The Woods Community Center’s charm is something the neighborhood wanted to keep, and that charm is what the architects are preserving during the building’s extensive renovation project that breaks ground this summer.
The project has been in the planning stages for years, due to a lengthy Fairfax County permitting process. Last winter, county planners rejected a minor site plan because the Conservancy needed to file a Planned Residential Community, or PRC, plan first. That added a curveball since the Conservancy and its project engineers read the zoning ordinance differently, said Patrick Gloyd, executive director for the Burke Centre Conservancy.
But Burke Centre celebrated with a slightly premature groundbreaking ceremony for the project, Thursday, July 26. About 30 people were in attendance, and they received a glimpse into the Woods Community Center’s future, including Gloyd, several current and past Boards of Trustees’ members, and Sen. Ken Cuccinelli (R-37).
"We’re getting close; we’re getting real close," said Jimi Grande, president of the Burke Centre Board of Trustees.
Burke Centre’s staff and Board of Trustees recognized the need to upgrade the Woods Community Center years ago. They wanted Burke Centre to have a community center that could accommodate all kinds of activities, for both large and small crowds.
"The question was how much could they do without a public hearing," said Florence Naeve, senior staff aide to Supervisor Sharon Bulova (D-Braddock). "It takes a while for consensus."
Bulova’s office served as a liaison between Burke Centre and the county. Since Burke Centre is one of three Planned Residential Communities, or PRCs, in Fairfax County, the permit process was different from what it would be typically, said Naeve.
"We were able to help untangle some of the bureaucratic strings," said Bulova.
New-uses or expansions of existing uses in PRCs that go above and beyond specific size requirements need a special PRC plan. Once the county approved that plan, the Conservancy was able to move forward with the minor site plan, which did not require a public hearing as regular site plans do. The Conservancy is about a week or two out from having the final mechanical permits approved. Once that happens, construction crews will break ground.
"The optimistic view is that this will be done by the first of the year," said Gloyd.
THE BURKE CENTRE community voted on whether to keep the older structure — which is the front portion of the building — intact, said Kala Quintana, the trustee representing the Woods neighborhood on Burke Centre’s Board of Trustees.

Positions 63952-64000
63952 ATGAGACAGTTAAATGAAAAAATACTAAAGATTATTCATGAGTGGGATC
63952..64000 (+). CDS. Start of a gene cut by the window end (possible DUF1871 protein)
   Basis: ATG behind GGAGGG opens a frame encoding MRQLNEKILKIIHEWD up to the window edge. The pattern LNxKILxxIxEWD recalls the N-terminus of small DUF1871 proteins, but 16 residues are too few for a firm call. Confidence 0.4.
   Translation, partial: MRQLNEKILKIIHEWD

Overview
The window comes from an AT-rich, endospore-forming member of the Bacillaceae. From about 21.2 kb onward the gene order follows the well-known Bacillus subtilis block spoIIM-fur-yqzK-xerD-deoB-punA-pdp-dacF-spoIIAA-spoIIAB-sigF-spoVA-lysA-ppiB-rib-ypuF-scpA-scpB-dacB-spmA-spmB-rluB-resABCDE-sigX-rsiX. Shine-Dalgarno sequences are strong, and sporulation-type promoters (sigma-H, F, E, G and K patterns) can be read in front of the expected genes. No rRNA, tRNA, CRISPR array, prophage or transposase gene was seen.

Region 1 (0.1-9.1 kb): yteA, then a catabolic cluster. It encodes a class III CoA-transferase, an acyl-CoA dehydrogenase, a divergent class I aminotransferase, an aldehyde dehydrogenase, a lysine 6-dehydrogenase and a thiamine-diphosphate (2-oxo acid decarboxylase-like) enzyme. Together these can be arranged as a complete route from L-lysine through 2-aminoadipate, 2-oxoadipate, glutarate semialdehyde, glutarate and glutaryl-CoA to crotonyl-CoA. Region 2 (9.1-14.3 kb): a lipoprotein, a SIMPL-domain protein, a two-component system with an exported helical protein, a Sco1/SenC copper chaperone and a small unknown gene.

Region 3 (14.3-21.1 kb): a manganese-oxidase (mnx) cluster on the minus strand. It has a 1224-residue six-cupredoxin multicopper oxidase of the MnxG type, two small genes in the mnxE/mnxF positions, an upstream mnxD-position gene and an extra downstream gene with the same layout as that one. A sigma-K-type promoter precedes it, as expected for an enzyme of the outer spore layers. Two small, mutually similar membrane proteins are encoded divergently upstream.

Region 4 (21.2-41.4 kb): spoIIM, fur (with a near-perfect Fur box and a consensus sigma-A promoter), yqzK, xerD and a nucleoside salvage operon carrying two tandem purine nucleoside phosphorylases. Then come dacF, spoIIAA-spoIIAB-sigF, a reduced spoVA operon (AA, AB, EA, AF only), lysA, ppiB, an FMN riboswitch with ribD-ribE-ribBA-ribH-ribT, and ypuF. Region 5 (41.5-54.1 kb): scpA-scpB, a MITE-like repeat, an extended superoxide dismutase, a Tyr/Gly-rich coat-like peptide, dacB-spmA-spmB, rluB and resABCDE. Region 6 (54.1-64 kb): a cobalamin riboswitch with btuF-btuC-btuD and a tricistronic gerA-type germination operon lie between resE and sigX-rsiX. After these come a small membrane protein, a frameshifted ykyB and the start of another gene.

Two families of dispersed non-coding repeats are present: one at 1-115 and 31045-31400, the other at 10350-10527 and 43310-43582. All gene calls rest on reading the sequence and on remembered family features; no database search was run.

"The community felt strongly enough about keeping a part of our history," she said.
Keeping that history includes demolishing the back portion of the structure and starting anew. And at $1.6 million, the project is "not a small undertaking for a small homeowner’s association or PRC," said Gloyd. The Conservancy previously estimated the project would cost about that, and set aside capital improvement funds and capital reserve funds for it. Then delays in the permit process caused some to worry the estimate would become outdated.
But Vantage Construction Corporation, based in Sterling, Va., bid the project at just that though, much to the Conservancy’s delight and surprise.
The Woods Community Center served as the Conservancy’s offices in the 1980s, until the facility at 6060 Burke Centre Parkway was built in the early 1990s. That’s when the Conservancy converted the Woods building into a community center, but the building was already suffering. While the Conservancy was using it as office space, a ceiling collapsed one year, said Quintana. The Conservancy recognized the need to renovate the building immediately.
"I’m pleased we’re finally getting to this point," said Luanne Smith, a Burke Centre trustee.
Portions of the main house, the eastern side, date back to the 1760s. Remodeling took place in the 1890s, 1900s and in 1940, according to the Conservancy. The Woods Center Committee formed in 2003 to address the future of the building, which officially closed to the public in January 2006. Asbestos removal began shortly thereafter, said Gloyd.
The renovation will include demolishing the western portion of the building, while leaving the main, oldest, structure intact. The lower level will include three meeting rooms, a file room, bathrooms and storage space. The main level will feature a large community room, a kitchen, two foyers, bathrooms, two offices, a balcony, porch, terrace and deck, with one at each of the building’s four sides. Two offices will also be located on the second floor.
"The idea is that this is going to be the nicest and newest facility in Burke Centre," said Quintana. "It’s going to have as many of the latest amenities we can offer."
The historic eastern portion of the building will keep its current look, because Gloyd calls it a "landmark within the community."
"It will look like its old self when it’s done, it will just be new," he said.